IRISH cops have identified a new suspect in the Ashling Murphy murder case after a man presented himself at a hospital with facial injuries.
The man visited Dublin hospital but is believed to have been had been living in the town of Tullamore – where Ashling was killed.
Talented musician Ashling, 23, was attacked and killed while out jogging along the Grand Canal in Tullamore at around 4pm on Wednesday.
A source said: “The investigation is in its infancy but is constantly evolving.
“Gardai are awaiting to see if they can interview him to establish if he can provide any assistance to their investigation.
“They are also trying to establish if this individual has a history of violence against women. Gardai are examining all lines of inquiry.”
A man on a bike who was spotted on CCTV is said to bear a similarity in appearance to the man who was arrested an hour after Ashling was found.
It’s believed this may be one of the reasons why the innocent man was lifted by gardai.
The man was released without charge on Thursday night and cops declared he was no longer a suspect in the case after they uncovered evidence which proved he wasn’t Ashling’s killer.
This involved material being sent to Forensic Science Ireland for examination.
As part of their investigation, officers are continuing to follow multiple lines of inquiry and examine CCTV footage from Tullamore and surrounding areas.
A police statement last night said: “Significant progress has been made in the investigation to date. An Garda Siochana is not confirming any specific details for operational reasons.
“An Garda Siochana continue to support Ashling’s family at this time. The Murphy family are appreciative and overwhelmed by the national outpouring of support shown to them. The Murphy family have requested that they now need privacy, space and time to process Ashling’s death.”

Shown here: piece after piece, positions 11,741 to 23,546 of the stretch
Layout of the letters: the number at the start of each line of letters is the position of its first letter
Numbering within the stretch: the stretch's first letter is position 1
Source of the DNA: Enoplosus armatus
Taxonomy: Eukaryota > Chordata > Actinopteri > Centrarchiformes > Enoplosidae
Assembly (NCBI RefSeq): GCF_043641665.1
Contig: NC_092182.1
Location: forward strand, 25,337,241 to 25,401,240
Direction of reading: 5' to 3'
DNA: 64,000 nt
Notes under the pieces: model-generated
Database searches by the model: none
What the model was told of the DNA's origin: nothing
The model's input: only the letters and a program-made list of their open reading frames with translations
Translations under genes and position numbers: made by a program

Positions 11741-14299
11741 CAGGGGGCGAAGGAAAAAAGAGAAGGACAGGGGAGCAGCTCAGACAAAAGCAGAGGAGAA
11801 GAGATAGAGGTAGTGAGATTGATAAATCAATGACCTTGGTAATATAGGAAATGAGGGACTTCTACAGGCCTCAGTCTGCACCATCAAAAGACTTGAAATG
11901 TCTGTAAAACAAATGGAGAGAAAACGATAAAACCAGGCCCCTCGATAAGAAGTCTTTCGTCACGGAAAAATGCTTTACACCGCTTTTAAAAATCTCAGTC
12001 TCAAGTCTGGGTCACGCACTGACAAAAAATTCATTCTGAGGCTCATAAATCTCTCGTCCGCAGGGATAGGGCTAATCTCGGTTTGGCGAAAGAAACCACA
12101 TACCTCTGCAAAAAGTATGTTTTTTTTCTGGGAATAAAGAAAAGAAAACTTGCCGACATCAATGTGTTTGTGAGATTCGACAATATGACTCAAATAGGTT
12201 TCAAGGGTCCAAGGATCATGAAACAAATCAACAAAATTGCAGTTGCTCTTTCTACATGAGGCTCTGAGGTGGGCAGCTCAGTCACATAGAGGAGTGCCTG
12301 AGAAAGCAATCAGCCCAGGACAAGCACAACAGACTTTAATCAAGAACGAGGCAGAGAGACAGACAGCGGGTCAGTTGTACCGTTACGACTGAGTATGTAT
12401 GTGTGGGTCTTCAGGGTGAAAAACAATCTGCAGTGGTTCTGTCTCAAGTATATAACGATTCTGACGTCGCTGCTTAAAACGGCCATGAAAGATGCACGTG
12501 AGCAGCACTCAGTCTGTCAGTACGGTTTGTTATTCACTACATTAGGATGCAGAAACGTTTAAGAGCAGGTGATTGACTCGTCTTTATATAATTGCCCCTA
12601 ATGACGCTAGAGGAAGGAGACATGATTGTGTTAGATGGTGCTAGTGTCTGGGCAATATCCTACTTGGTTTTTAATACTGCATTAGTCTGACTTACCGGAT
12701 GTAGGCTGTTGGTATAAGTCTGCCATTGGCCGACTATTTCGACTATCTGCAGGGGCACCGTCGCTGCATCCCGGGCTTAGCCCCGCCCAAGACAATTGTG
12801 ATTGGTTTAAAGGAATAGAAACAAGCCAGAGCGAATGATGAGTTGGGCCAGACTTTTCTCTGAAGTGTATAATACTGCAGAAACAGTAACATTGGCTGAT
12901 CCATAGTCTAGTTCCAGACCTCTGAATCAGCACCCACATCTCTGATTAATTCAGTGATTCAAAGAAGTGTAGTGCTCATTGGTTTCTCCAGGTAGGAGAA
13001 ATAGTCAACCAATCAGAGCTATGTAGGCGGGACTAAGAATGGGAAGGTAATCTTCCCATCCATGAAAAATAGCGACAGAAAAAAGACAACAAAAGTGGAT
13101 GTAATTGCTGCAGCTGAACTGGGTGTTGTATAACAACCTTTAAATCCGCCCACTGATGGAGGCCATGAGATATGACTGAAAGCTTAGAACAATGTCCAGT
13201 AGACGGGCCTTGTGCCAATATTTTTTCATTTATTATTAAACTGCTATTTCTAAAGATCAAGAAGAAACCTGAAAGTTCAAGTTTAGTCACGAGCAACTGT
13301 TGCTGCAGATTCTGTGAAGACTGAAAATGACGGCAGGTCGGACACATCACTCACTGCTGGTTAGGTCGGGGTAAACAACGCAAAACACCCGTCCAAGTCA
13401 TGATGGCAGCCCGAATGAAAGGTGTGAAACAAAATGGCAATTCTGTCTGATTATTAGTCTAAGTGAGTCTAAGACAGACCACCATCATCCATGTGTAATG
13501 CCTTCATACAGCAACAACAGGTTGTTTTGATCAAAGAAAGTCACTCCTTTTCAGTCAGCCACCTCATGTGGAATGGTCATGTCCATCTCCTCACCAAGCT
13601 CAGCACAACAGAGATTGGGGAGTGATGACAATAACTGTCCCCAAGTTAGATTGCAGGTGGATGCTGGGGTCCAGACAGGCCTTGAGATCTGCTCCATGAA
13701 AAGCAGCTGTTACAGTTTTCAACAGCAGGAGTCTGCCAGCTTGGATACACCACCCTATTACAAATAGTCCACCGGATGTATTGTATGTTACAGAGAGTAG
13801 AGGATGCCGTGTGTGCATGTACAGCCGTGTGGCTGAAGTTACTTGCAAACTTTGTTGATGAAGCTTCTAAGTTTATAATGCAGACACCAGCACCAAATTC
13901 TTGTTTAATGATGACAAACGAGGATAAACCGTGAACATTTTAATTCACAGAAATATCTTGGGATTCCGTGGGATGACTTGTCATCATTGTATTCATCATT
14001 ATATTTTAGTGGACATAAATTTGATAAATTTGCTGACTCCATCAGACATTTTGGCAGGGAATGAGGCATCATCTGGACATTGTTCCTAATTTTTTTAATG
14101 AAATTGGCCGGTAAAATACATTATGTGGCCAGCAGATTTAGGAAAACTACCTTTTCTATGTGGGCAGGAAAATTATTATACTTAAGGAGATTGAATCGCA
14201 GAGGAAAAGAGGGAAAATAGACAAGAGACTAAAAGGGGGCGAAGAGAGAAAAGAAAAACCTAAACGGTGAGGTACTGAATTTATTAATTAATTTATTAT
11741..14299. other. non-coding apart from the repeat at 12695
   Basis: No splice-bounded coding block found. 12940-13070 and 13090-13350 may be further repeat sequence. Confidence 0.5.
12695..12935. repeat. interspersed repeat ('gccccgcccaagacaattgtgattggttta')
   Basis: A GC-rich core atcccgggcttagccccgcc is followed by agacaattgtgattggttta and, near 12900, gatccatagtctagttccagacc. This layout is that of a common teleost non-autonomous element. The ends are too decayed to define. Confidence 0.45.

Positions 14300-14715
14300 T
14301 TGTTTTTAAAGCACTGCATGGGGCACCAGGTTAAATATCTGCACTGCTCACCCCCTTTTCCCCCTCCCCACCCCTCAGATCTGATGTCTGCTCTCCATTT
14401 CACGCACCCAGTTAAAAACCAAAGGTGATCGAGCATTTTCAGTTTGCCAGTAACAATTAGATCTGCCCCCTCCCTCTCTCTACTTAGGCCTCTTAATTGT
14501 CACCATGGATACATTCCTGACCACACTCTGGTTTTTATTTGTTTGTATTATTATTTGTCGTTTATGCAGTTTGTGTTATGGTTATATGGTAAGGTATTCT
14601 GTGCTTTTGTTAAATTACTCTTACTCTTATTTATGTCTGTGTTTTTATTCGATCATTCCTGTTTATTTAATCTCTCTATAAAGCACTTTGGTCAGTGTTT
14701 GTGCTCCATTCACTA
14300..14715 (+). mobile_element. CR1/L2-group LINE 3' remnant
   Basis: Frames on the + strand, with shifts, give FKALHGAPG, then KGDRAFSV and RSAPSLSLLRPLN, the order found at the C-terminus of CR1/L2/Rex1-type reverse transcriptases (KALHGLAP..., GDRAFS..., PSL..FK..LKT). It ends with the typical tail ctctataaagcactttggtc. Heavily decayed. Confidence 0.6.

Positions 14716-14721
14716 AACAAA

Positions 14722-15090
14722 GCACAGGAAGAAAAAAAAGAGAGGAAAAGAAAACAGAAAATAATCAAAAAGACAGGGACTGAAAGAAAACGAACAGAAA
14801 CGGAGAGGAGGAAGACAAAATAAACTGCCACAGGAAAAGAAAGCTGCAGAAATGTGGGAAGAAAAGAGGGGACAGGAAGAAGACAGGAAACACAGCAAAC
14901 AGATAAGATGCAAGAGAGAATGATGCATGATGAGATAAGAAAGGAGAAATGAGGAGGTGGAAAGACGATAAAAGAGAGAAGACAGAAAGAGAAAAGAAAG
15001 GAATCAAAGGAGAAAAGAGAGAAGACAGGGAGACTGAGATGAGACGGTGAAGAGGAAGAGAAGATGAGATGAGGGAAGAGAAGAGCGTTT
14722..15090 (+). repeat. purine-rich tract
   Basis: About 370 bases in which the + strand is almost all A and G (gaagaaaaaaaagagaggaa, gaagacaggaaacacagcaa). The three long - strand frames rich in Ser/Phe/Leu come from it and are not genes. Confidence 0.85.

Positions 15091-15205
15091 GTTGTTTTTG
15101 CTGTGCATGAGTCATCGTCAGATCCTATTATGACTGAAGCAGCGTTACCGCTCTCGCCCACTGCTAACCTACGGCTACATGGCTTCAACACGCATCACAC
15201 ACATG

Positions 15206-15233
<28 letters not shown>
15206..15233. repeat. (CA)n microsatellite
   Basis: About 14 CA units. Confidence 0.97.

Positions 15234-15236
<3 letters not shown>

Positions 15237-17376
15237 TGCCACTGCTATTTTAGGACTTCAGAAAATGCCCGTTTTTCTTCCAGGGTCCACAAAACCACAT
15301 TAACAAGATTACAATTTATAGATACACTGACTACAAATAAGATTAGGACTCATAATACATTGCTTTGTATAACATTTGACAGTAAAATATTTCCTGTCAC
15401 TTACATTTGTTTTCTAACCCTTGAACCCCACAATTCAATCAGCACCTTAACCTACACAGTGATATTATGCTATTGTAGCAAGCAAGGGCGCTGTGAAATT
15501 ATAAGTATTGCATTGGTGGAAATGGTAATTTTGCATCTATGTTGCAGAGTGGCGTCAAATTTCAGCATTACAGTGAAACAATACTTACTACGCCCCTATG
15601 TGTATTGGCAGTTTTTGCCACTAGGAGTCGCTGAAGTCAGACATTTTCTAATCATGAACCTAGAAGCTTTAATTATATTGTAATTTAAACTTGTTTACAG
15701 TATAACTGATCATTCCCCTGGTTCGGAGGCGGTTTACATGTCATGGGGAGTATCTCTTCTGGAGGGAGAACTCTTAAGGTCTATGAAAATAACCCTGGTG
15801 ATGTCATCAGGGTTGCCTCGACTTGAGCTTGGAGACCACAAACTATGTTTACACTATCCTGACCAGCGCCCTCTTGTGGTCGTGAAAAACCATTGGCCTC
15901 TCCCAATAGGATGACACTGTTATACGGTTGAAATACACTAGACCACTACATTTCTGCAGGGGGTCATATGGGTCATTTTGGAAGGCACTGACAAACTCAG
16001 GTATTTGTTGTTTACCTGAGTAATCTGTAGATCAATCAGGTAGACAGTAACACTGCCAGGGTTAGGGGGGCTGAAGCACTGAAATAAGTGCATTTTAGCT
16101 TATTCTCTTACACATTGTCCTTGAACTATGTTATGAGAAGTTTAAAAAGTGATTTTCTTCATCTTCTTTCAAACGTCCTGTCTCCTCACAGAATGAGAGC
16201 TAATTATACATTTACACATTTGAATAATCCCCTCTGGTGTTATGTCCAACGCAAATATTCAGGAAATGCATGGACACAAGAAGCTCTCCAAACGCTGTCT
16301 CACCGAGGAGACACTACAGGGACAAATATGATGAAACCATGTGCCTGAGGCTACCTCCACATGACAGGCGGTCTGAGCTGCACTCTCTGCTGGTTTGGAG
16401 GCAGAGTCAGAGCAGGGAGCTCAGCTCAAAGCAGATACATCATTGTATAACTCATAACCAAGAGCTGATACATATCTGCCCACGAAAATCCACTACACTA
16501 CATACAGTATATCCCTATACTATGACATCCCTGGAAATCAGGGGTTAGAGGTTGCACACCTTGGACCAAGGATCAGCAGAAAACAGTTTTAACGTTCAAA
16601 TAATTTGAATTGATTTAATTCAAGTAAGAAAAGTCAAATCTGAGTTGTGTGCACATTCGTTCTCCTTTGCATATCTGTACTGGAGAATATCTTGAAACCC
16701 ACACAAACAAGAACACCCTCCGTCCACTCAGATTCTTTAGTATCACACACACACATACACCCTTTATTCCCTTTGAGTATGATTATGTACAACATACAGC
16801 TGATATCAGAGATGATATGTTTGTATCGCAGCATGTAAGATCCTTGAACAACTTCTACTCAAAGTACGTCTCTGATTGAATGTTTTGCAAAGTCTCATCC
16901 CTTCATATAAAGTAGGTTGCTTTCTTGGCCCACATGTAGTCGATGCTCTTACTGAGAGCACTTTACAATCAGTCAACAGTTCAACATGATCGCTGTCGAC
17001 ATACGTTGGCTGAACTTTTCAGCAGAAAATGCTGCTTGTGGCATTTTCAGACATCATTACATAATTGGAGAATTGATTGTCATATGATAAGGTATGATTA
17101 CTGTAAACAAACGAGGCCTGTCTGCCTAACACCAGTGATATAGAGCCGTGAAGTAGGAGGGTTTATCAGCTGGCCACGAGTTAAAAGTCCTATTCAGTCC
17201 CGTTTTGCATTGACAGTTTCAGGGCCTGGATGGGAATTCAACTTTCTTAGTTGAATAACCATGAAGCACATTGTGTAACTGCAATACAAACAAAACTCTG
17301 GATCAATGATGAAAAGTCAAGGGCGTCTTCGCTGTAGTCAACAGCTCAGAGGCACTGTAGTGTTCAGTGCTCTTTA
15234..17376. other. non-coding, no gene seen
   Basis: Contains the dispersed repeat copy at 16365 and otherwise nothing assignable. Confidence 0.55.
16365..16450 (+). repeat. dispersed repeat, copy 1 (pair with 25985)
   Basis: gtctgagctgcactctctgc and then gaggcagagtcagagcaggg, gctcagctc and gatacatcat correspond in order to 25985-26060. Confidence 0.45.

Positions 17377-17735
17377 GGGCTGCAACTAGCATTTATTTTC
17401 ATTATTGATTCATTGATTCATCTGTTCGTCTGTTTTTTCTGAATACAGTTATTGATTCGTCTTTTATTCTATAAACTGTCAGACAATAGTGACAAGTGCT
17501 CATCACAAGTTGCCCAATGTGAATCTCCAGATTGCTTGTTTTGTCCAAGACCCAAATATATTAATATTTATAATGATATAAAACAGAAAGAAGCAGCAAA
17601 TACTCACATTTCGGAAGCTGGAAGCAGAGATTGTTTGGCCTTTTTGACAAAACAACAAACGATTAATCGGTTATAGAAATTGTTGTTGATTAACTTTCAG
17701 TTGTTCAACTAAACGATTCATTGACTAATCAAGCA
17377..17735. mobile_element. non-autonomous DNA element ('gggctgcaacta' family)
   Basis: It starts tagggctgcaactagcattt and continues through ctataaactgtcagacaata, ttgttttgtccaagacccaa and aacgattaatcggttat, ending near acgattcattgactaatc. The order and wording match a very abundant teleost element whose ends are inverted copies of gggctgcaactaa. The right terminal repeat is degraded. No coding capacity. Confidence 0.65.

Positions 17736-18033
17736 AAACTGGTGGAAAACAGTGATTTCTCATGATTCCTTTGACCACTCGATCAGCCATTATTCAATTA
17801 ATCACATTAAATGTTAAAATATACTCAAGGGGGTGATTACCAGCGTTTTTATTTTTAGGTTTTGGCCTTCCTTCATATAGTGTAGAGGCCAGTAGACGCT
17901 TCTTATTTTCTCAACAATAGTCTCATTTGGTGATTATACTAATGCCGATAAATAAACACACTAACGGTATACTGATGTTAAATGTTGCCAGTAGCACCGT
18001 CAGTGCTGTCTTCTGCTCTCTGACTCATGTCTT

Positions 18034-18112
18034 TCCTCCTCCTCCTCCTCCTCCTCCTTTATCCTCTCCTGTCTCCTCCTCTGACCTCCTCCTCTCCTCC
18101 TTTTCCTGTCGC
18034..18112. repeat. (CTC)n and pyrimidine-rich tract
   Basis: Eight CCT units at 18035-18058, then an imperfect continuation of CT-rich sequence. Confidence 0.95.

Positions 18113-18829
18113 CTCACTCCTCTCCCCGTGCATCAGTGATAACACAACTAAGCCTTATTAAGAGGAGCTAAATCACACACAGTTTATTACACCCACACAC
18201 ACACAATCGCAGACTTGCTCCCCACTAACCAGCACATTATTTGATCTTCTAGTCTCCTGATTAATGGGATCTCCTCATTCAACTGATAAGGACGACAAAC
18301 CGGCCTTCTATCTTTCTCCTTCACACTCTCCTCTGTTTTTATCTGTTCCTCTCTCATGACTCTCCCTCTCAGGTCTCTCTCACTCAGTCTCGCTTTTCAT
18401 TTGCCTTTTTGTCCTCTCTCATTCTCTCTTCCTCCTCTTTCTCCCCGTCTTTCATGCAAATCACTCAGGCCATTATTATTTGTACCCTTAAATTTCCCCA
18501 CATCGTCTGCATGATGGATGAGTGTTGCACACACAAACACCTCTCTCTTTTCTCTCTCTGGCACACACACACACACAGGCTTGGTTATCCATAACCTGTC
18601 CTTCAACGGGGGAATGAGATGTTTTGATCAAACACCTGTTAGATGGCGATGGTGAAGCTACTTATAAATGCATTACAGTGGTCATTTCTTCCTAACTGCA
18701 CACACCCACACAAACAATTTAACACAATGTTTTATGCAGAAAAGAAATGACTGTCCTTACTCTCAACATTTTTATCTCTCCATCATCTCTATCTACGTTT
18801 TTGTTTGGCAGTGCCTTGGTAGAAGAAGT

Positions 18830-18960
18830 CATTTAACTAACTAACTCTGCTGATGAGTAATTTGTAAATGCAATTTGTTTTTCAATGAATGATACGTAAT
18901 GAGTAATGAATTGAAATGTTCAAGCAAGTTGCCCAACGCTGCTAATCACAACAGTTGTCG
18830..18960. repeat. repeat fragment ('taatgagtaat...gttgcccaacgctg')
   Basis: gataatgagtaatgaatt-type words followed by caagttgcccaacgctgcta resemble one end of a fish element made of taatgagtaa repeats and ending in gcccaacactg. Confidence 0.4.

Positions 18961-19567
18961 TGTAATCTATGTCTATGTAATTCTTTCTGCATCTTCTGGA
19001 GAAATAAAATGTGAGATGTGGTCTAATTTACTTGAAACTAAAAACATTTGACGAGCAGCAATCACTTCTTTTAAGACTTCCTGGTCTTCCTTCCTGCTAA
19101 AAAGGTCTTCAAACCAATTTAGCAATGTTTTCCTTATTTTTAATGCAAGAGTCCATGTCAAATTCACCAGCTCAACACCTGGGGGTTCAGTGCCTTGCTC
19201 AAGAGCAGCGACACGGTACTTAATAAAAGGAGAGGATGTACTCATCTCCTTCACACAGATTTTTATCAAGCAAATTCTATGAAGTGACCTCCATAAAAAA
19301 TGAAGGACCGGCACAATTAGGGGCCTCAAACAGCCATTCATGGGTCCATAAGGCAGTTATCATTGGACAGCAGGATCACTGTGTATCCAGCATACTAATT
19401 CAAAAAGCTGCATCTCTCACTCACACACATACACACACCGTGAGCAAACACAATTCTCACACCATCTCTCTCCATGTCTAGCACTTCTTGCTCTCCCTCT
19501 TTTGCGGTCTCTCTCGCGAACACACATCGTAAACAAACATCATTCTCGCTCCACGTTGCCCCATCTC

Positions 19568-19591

As locals struggle to come to terms with the murder that has rocked the whole nation, Ashling’s hometown was last night gripped by a “tsunami of fear”.
Shaken residents in Tullamore told the Irish Sun they were “locking themselves into their rooms” and axing their plans to go for walks or runs in the wake of the horror killing.
Teacher Fiona Corcoran, 37, said: “I’m distraught, sad and worried. I feel so sad for Ashling and her family. I didn’t know Ashling well personally but I remember Ashling’s parents bringing her to mass when she was a little girl.
“That someone would do this to her is awful. The canal is right beside my house. I would go walk the canal, I walked it over Christmas but now I won’t. The fear is taking over.”
Local woman Liz Doyle, 24, admitted she was “looking over my shoulder” after the attack.
She yesterday declared: “I’m scared, shocked, everything really to be honest. I was always nervous about being out alone, now that fear has increased so much.
“The canal is very busy, so you would think it is a safe place but it is not. It has left the area scared. I just hope they get whoever did this. They need to get the killer who did this. People are on edge, looking over their shoulder.
“I’m looking over my shoulder now walking down the street.” Liz’s friend Zoe Tracey, 29, said: “It is just so worrying. Ashling went running in the afternoon and she was killed in broad daylight.
“You just worry, is this going to happen again? It seems to be a random attack, which is even more worrying. There doesn’t seem to be any motive at all.
“So it could have happened to any of us, it could happen to any of us.”
The stretch of the canal walkway where Ashling was running is called ‘Fiona’s Way’.
It’s named after missing Fiona Pender, a Tullamore woman who disappeared while seven months pregnant in August 1996. Local Geraldine Duffy described Ashling’s murder as “another devastating tragedy” to hit the area.
And the mum revealed her frightened daughter had decided to stay over with her last night.
Geraldine said: “It’s terrible, my daughter’s a nurse and she wouldn’t go to her own house last night. She locked her door in my house last night. That is how real the fear is.
TOWN IN FEAR
“The whole town is in fear. Everyone is distraught for Ashling’s family. And everyone is concerned about who could be next. This is just a small town.”
Amid the panic, pensioner Owen Hynes believes it is important that men stand “shoulder-to-shoulder” with women.
Owen, 78, told the Irish Sun: “It is absolutely horrendous.
“That this could happen to anyone is awful. To a young woman just out for a run, it is shocking. There is something seriously wrong. We have to stand with women, we have to stand shoulder-to-shoulder.
“The walkway where it happened is named after Fiona Pender who went missing all those years ago.
“That Ashling was murdered on that walkway named after Fiona, it is hard to come to terms with.”
Source: The Sun